Computers – The End of an Era

kimura80By Bert Kimura
Editor, Ed Tech in Japan

[Note: Bert Kimura posted the following as a comment on 19 June 2009, in response to “‘The College of 2020: Students’ – A Chronicle Report.” We’ve decided to publish Kimura’s comment as an article to facilitate further discussion. The original comment has been expanded to include a note from his email message to me on 6.20.09. -JS]

Jim, thanks for posting the summary. From my own experiences teaching online classes at UH-Manoa in Educational Technology and also having tried such classes with Japanese students, the items summarized certainly make a lot of sense.

There are three items that I believe will become important by then, if not, perhaps passé by then:

1. The 2020 students may not have had any familiarity at all with desktop computers and traditional operating systems. Instead, all of the communications, creation, and retrieval of info will be done with mobile devices. I also believe that, as may of us have two or mobile notebook computers today, 2020 students will have multiple devices to accomplish their online tasks. The proverbial “toaster” could still be one of them. :-)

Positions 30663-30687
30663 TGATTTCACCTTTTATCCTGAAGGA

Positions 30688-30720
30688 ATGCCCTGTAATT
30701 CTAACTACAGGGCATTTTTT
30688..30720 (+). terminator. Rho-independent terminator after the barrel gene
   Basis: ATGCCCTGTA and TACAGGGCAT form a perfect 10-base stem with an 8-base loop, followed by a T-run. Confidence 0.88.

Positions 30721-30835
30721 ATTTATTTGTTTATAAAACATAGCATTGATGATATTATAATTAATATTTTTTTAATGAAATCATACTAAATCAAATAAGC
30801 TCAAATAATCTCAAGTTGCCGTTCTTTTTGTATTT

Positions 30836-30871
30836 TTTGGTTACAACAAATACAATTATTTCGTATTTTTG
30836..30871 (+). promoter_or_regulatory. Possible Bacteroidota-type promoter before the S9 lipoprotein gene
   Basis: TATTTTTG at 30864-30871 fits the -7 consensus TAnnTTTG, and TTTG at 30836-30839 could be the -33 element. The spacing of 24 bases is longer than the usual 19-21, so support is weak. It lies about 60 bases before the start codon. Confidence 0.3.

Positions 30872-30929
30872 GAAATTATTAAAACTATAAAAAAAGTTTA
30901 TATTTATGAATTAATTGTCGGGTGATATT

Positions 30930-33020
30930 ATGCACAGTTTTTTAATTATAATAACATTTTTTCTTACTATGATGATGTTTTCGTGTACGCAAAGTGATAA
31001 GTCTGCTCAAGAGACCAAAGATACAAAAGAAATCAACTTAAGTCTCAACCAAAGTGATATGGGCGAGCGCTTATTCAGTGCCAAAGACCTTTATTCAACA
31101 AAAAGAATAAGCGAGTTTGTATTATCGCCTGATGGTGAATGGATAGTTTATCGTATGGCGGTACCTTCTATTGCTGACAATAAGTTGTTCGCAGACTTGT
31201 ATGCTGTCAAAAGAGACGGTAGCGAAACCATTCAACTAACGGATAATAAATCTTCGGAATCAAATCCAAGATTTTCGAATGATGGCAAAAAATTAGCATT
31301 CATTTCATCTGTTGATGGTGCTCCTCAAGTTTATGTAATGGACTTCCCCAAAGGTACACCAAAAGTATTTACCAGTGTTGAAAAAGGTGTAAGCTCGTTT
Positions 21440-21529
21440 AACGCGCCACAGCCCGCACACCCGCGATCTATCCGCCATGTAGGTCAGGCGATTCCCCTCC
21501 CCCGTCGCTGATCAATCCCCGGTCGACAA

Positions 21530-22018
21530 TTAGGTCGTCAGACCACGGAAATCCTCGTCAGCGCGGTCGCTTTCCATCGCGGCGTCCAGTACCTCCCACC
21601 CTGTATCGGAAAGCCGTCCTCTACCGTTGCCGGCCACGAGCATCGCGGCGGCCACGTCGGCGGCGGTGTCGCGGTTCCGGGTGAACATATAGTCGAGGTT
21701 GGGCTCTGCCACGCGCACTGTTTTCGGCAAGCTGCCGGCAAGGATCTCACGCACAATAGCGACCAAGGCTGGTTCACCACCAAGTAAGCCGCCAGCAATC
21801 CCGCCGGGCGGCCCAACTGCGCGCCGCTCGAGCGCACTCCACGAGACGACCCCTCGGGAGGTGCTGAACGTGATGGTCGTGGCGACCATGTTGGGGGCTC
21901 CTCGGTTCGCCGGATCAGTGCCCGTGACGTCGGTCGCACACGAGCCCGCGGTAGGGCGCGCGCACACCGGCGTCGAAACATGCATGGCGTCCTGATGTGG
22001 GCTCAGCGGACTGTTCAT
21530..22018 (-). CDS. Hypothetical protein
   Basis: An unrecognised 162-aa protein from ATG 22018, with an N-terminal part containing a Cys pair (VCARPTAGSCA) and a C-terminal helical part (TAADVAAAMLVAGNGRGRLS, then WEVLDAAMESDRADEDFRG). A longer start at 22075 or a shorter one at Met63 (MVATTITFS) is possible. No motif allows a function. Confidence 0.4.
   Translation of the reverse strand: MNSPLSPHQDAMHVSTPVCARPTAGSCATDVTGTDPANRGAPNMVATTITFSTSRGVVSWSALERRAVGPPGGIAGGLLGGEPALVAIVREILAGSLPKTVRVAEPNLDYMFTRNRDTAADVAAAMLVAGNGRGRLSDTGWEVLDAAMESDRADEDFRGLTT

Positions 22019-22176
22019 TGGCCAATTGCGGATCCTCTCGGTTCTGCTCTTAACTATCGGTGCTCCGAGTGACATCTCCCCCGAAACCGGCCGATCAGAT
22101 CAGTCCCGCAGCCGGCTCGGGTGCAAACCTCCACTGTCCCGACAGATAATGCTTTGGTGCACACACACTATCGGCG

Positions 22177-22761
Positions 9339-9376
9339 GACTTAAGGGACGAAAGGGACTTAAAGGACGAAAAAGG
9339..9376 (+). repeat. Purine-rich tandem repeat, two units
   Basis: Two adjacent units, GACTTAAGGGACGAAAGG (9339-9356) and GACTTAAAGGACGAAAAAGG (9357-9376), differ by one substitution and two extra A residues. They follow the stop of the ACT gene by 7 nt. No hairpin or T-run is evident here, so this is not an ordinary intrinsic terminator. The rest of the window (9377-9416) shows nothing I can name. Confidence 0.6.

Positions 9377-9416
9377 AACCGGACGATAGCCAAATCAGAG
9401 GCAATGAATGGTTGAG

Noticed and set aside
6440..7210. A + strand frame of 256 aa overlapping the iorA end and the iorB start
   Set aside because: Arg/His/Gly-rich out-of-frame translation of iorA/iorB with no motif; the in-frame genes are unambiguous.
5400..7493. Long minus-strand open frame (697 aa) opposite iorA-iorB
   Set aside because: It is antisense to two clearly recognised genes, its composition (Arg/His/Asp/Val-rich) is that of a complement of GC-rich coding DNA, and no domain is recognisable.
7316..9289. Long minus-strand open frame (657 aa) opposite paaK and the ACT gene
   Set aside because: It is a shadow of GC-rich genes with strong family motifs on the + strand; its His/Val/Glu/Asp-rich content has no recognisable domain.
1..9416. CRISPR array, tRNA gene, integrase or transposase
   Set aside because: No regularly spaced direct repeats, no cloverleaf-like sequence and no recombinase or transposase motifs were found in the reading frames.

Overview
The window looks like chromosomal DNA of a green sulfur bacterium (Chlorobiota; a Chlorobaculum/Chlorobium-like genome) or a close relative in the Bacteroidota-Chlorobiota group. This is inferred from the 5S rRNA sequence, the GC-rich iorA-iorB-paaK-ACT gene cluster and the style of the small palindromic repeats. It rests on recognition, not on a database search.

The idea of the end of the desktops should also be attributed to Alan Levine, CTO of the New Media Consortium. He also does a very informative (with a unique perspective) blog: http://cogdogblog.com/. Alan was formerly the instructional technologist for the Maricopa CC system and was tremendously influential in getting faculty in the system to adopt technology in teaching and learning.

2. Texting such as this comment will be replaced by or, at least, on par with verbal, visual or multimedia communication modes. Consequently, faculty need to be able to reach visual learners in an effective pedagogical manner as well.

3. Internationalization will enable many more distance learners to participate in online courses, and thus the online student community will be more multicultural than the current group. I believe that this will result in a much richer student experience.

Creating the Need to Know

Judith_McDaniel2_80By Judith McDaniel
Editor, Web-based Course Design

What motivates someone to learn?